Saying that laws have power only over those who obey them reminds me of Holes, but you might not have read it so I’ll just paraphrase my meaning; it’s like saying getting bitten by a rattlesnake is only going to get you killed if you believe the poison is capable of doing so. Whether or not you respect the laws or believe in them is irrelevant; as a citizen of the state you are [STRIKE]obliged [/STRIKE] forced to follow them or face the consequences. A law is passed with or without your consent and you can’t call shenanigans because you can make your opinion known - the majority just had their say, that’s democracy; the best of the worst forms of government, unless you have an alternative.

In local elections? Yes.

But as the GOP chairman stated, she didn’t know “where all these Democrats are coming from.” The turnout for the caucus for the Democrats outnumbered us more than 2 to 1. Way more maybe. The most potent worry is what happens after 2008. What happens if, good heavens, the Democrats get their acts together and don’t lose an election that was seemingly in their lap and win?

The most distressing situation and one of the most probable is Obama winning in November. It doesn’t matter how close an election it is the result will be the same; the Democratic base and all those new young voters will be energized beyond belief and they’ll be spurred onward to support the Democrats in local elections in order to support [strike]Ron Paul’s[/strike] Obama’s Revolution.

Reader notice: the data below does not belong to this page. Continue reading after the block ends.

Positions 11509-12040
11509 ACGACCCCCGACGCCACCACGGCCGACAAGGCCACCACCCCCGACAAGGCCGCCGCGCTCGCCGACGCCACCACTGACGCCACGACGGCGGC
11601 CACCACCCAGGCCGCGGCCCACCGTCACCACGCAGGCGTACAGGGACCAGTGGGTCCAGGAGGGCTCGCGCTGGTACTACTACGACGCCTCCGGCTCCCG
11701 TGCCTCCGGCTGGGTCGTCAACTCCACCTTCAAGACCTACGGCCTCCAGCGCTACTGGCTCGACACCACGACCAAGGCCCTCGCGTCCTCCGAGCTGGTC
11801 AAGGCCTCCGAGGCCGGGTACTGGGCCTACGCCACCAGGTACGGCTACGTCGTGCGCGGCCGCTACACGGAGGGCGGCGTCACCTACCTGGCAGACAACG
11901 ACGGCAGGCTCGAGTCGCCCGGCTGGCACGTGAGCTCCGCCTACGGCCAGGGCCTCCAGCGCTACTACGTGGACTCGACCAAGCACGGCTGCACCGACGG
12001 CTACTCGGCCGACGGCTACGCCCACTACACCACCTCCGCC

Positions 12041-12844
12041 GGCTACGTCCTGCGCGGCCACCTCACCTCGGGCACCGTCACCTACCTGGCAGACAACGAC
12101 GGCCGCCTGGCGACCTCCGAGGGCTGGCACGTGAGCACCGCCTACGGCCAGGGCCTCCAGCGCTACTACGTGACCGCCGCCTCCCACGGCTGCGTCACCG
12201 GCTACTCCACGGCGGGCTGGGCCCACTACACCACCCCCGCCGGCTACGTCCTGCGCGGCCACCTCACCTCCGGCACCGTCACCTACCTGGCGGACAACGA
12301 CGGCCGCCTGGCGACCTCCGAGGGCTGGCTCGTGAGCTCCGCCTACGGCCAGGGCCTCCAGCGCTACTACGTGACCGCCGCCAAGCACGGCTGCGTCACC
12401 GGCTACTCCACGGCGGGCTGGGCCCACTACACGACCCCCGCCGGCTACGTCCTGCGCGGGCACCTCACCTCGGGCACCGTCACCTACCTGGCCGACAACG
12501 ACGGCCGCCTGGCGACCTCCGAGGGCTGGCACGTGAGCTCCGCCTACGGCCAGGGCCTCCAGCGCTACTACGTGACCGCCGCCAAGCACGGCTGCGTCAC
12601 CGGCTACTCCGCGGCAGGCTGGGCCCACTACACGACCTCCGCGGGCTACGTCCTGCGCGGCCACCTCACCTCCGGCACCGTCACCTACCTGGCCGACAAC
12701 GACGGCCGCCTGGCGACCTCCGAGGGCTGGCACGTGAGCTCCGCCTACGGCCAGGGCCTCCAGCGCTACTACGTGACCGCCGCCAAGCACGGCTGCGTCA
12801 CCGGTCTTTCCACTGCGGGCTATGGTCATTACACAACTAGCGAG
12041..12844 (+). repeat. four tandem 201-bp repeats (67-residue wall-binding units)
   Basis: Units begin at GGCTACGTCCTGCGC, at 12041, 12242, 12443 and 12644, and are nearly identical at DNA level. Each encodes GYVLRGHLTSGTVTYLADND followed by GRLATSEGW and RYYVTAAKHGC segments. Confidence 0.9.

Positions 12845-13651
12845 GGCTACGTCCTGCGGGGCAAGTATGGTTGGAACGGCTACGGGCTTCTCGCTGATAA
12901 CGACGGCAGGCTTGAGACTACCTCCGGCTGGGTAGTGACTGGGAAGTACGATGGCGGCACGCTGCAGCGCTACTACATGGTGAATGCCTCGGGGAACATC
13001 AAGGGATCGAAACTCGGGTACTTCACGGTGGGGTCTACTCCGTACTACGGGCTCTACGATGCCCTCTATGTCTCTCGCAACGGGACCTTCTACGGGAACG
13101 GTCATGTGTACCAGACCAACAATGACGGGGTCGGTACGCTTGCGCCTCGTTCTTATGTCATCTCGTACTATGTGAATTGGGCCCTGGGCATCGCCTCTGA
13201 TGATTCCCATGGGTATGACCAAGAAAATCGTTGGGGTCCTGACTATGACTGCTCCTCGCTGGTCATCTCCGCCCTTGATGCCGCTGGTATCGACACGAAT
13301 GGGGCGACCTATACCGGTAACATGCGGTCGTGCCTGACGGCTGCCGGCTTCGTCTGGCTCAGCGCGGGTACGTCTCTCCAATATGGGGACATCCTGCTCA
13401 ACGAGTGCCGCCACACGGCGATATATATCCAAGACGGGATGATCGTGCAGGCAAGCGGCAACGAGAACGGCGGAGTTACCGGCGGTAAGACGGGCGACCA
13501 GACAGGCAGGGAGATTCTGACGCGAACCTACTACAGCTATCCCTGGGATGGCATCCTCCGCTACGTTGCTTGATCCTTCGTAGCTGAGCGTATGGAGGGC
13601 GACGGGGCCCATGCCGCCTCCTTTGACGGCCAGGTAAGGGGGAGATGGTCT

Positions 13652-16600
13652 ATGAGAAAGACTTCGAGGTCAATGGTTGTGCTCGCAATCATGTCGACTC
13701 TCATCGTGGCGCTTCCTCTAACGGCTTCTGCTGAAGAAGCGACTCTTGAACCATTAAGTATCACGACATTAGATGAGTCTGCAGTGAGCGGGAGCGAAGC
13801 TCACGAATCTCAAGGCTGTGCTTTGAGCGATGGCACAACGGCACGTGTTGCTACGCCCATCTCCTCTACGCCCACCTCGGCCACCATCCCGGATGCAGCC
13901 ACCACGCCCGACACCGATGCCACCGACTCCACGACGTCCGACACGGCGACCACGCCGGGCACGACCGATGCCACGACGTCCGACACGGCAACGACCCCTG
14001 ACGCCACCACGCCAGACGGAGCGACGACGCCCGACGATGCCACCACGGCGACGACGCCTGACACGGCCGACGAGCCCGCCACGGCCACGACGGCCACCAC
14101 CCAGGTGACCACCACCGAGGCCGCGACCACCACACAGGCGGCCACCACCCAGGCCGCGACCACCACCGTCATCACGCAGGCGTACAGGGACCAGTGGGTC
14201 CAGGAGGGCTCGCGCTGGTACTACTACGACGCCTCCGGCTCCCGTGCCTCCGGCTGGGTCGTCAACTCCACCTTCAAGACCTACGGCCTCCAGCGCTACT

We’ll lose even more seats in the mid-term elections for Congress in 2009; there’s a reason why our Senators were speaking so much about supporting them - they’ll need it if the situations plays out in such a manner.

Recognize also, that the “red state/blue state” belief is entirely misleading. There are bastions of conversvative thought and belief in cities in Washington State and bastions of liberal ideology in Texas. Here, our Attorney General on video at the Convention called our’s the People’s Republic of Austin (hardy har-har; it was kind of funny). It takes work to keep a state entrenched in a political “color” and it’s never a solid hue. You certainly don’t take it for granted during an election like this.

Trust me, finding a Bush supporter is hard even here in Bush country, so that’s proof that things aren’t as simplistic as the red-blue divide makes it out to be.

The alternative is apathy and shirking of duty, and that’s unacceptable.

What Arac proposes certainly isn’t apathetic; proving anarchism viable and/or acting on that belief is quite a task.

Antigone isn’t really that black & white. The chorus agrees with Creon in the beginning and when they ask him to go free Antigone and bury Polynices he obliges. After all, he has to decide if he’ll choose allegiance to the city where he reigns (and Polynices fought against) or personal ties.